Sharon Gregg explains why the Northern Ireland stamp duty cut spells great news for buyers as well as sellers in Northern Ireland.
On July 8, 2020, Rishi Sunak announced a stamp duty cut that came into effect immediately, exempting buyers of certain properties from paying stamp duty tax. This was executed to kickstart the housing market in the UK and Northern Ireland, which has, like most industries, slowed down dramatically during the Covid-19 lockdown.
Sunak further stated that the cut will last until March 31, 2020. This means that for buyers you could be paying very little stamp duty (or no stamp duty at all). And for sellers… you’ll have a queue of buyers wanting to take advantage of the stamp duty cuts.
What is a Stamp Duty?
Stamp duty is a type of tax imposed by the government for changing documents that state the owner of a certain property, whether it's newly-built or second-hand. Back then, physical stamps were attached to the document to show that payments are already settled.
Stamp Duty Cost in Northern Ireland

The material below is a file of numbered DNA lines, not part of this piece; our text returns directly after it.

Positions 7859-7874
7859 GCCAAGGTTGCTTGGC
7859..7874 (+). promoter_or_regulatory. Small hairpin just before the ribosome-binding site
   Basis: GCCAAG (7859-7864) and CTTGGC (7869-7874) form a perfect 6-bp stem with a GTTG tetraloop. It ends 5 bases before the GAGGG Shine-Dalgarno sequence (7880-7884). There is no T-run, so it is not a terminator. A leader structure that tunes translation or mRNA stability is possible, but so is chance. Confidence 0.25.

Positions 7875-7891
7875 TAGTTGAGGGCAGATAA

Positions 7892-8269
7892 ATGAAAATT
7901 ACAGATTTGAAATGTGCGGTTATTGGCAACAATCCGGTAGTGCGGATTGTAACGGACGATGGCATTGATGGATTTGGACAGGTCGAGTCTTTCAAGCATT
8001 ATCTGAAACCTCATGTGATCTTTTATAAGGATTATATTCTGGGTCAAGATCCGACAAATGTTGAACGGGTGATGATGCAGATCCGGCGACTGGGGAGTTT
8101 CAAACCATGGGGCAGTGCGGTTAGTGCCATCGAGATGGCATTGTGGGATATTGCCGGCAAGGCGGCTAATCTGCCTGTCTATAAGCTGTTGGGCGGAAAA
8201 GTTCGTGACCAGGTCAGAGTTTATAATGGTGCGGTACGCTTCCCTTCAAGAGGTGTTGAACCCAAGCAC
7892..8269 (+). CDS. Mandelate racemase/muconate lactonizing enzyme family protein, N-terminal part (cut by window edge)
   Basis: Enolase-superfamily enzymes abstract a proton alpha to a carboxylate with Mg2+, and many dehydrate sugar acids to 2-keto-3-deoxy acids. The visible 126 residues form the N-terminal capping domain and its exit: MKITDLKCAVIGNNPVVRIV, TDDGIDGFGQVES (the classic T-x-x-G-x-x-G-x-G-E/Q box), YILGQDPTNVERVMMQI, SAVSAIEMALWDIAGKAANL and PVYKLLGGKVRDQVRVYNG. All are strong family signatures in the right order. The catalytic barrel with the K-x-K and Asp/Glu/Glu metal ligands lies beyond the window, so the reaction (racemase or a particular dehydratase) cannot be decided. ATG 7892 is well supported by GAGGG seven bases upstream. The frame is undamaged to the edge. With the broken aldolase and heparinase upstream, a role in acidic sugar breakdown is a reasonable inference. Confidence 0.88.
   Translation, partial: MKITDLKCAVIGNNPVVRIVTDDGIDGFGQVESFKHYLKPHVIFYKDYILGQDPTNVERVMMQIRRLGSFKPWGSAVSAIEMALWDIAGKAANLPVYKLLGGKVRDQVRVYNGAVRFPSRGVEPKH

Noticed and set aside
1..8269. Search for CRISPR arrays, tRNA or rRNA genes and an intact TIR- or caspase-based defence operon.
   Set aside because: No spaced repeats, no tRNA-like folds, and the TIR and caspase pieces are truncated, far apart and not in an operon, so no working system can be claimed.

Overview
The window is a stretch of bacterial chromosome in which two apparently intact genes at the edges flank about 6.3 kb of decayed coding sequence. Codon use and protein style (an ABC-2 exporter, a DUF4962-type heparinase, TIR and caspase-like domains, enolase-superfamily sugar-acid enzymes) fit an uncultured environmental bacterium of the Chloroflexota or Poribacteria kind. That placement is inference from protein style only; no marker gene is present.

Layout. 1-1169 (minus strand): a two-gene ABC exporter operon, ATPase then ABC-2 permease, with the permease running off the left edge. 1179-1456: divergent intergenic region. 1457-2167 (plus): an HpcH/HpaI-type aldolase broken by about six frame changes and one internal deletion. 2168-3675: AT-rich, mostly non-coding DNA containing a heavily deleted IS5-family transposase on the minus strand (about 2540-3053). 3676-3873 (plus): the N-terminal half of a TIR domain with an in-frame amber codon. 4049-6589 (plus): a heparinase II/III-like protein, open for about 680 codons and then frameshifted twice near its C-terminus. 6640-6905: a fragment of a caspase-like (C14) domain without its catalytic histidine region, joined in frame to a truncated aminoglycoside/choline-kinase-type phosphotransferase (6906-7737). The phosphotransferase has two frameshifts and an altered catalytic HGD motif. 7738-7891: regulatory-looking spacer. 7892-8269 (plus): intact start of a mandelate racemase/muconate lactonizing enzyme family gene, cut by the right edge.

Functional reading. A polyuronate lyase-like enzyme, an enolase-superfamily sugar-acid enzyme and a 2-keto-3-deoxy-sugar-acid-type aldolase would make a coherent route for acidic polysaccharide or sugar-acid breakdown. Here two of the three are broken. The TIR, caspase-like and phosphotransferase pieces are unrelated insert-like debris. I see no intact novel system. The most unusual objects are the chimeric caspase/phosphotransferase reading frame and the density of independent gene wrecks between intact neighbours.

The amount to pay for a stamp duty depends on the property cost, type of property, and whether it is residential or not. Before 31st March 2021, the following costs apply:
|Property or lease premium or transfer value||SDLT rate|
|Up to £500,000||Zero|
|The next £425,000 (the portion from £500,001 to £925,000)||5%|
|The next £575,000 (the portion from £925,001 to £1.5 million)||10%|
|The remaining amount (the portion above £1.5 million)||12%|
Gov.uk has a handy stamp duty tax calculator if you need to know how much you’ll p[ay before 31st March 2021.
How Much Will Buyers Save During the Stamp Duty Cut?
Ordinarily, second time buyers would be charged 2% in stamp duty if the property value was higher than £125,000. Now the threshold has raised to £500,000
For properties that cost more than £500,000, the stamp duty rates remain the same. However, you will still save £15,000 on your first £500,000 purchase. If you purchased a property costing £600,000, you previously had to pay a £20,000 stamp duty. Applying the changes brought by the stamp duty cut, you'd pay £5,000 instead.
The amounts buyers will save depend on the property costs involved. In general, the greater the property cost, the more savings you get.
What if I Already Purchased or Exchanged?
The stamp duty cut started from July 8, which means all purchases before that date will need to pay regular stamp duty. Since stamp duty initiates upon completion, individuals who have exchanged contracts but are not yet completed will benefit from the ongoing changes.
How Will the Stamp Duty Cut Affect the Market?
We may see changes in the buy-to-let market. Since tax changes through the years caused some landlords to quit back away, the stamp duty cut might encourage them to come back.
Meanwhile, more people will be prepared to buy. Which means that if you’re thinking about selling. Now is a great time.